From CNTNAP2 to early expressive language in infancy : the mediation role of rapid auditory processing

Authors: Riva, Valentina; Cantiani, Chiara; Benasich, April; Molteni, Massimo; Piazza, Caterina; Giorda, Roberto; Dionne, GinetteMarino, Cecilia
Abstract: Although it is clear that early language acquisition can be a target of CNTNAP2, the pathway between gene and language is still largely unknown. This research focused on the mediation role of rapid auditory processing (RAP). We tested RAP at 6 months of age by the use of event-related potentials, as a mediator between common variants of the CNTNAP2 gene (rs7794745 and rs2710102) and 20-month-old language outcome in a prospective longitudinal study of 96 Italian infants. The mediation model examines the hypothesis that language outcome is explained by a sequence of effects involving RAP and CNTNAP2. The ability to discriminate spectrotemporally complex auditory frequency changes at 6 months of age mediates the contribution of rs2710102 to expressive vocabulary at 20 months. The indirect effect revealed that rs2710102 C/C was associated with lower P3 amplitude in the right hemisphere, which, in turn, predicted poorer expressive vocabulary at 20 months of age. These findings add to a growing body of literature implicating RAP as a viable marker in genetic studies of language development. The results demonstrate a potential developmental cascade of effects, whereby CNTNAP2 drives RAP functioning that, in turn, contributes to early expressive outcome.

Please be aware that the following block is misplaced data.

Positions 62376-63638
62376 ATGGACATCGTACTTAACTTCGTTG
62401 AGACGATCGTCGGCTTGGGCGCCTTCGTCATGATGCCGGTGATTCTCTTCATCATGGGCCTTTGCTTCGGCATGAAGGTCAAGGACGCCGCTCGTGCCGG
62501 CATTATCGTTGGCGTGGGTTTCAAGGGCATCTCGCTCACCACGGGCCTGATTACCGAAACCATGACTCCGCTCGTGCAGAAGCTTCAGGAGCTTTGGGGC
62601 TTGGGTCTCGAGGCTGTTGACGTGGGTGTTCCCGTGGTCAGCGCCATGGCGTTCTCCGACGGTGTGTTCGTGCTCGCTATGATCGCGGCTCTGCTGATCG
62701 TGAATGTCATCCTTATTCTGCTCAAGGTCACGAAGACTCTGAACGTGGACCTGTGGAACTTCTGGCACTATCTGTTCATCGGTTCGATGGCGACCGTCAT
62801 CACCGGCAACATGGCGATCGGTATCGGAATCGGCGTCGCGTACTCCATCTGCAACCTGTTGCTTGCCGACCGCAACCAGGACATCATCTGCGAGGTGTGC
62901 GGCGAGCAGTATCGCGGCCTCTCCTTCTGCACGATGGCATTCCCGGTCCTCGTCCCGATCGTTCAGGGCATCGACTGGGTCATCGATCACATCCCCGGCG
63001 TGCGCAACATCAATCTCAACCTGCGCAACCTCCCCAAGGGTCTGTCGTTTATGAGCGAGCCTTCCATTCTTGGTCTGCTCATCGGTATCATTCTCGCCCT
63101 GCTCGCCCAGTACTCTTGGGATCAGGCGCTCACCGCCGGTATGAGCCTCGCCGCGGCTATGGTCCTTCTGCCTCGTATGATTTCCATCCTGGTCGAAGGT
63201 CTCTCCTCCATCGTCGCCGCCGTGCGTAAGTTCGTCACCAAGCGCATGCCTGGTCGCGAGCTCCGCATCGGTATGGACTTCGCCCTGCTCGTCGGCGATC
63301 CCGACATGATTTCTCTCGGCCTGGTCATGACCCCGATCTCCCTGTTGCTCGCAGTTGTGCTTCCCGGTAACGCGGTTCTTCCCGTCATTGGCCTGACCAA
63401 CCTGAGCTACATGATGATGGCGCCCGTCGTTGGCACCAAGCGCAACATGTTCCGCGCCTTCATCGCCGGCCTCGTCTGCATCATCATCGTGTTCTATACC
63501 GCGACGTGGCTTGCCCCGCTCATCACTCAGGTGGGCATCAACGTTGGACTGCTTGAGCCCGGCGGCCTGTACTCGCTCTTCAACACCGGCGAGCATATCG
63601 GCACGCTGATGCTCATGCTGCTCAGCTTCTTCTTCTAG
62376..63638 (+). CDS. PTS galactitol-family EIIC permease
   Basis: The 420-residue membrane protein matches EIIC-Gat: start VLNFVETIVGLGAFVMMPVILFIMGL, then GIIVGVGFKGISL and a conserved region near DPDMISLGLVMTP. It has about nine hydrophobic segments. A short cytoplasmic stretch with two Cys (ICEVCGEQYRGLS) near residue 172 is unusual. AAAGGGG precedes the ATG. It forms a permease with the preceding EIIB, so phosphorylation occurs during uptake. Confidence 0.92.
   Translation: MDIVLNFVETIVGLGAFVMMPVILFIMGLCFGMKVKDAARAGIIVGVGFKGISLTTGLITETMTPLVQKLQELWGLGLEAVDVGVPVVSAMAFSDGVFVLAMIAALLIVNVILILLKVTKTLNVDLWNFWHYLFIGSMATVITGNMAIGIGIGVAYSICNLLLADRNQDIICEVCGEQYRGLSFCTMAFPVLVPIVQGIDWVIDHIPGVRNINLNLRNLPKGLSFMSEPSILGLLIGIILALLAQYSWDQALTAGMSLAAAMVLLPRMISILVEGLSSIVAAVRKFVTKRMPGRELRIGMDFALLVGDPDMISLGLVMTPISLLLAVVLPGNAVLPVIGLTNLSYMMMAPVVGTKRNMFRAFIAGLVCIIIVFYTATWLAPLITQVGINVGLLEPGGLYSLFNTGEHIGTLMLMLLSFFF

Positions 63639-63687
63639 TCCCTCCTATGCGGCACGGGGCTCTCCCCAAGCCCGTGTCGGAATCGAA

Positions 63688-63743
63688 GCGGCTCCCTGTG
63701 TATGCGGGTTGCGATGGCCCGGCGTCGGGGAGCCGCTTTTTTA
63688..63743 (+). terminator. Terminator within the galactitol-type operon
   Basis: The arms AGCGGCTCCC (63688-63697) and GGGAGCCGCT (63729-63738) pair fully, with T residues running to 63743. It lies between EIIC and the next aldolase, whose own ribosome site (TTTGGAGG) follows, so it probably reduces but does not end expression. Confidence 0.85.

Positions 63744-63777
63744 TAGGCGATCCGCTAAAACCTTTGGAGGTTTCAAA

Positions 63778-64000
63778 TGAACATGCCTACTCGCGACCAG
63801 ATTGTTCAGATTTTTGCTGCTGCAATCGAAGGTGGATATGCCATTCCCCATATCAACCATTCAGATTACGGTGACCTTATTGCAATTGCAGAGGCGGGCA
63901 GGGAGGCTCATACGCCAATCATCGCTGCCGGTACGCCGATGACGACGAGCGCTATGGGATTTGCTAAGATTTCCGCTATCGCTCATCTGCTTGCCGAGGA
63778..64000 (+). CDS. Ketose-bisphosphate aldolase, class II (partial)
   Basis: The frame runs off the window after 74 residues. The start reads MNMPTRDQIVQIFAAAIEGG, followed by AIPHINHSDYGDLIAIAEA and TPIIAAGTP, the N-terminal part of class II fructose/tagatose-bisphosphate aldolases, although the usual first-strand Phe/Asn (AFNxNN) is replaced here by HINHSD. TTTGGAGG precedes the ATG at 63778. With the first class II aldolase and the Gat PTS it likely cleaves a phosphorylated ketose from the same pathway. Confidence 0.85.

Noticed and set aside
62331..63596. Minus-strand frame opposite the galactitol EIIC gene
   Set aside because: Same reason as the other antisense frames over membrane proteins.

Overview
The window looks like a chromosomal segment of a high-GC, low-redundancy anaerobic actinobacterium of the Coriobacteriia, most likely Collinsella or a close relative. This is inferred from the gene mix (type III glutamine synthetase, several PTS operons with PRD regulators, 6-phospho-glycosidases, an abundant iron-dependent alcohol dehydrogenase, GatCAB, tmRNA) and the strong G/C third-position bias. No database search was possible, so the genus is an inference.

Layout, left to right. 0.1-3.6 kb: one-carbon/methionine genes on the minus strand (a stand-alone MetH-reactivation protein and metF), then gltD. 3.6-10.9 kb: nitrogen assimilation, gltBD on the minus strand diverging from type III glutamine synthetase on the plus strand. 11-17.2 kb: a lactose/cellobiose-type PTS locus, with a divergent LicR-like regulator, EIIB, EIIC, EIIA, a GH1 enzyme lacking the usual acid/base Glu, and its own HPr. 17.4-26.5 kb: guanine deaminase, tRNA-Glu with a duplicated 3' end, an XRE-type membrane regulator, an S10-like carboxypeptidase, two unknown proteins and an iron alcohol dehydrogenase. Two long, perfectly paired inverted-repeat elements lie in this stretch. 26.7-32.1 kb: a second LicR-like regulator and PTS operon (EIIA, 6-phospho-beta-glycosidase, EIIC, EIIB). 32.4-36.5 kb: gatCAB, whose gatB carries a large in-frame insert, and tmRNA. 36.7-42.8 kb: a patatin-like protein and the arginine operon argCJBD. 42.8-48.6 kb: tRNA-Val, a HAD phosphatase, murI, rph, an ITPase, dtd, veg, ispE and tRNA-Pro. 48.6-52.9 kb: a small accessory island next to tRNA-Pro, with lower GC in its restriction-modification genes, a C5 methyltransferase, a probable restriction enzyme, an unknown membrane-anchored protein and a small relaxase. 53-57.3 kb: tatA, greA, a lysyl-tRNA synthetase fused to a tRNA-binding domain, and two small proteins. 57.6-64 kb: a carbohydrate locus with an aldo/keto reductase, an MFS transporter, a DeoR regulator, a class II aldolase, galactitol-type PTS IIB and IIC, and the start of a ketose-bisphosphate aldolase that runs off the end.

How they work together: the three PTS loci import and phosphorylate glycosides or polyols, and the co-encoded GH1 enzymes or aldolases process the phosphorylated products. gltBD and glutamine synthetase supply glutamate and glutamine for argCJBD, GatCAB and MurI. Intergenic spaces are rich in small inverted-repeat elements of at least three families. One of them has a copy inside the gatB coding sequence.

Document Type: Article de recherche
Issue Date: 11 May 2017
Open Access Date: 11 May 2018
Document version: AM
Permalink: http://hdl.handle.net/20.500.11794/16122
This document was published in: Cerebral cortex, Vol. 27 (5), 1-30 (2017)
https://doi.org/10.1093/cercor/bhx115
Oxford University Press
Alternative version: 10.1093/cercor/bhx115
28498932
Collection:Articles publiés dans des revues avec comité de lecture

Files in this item:
SizeFormat 
Riva et al., 2017 cerebral cortex accepted ms.pdf
1.66 MBAdobe PDF    Request a copy
All documents in CorpusUL are protected by Copyright Act of Canada.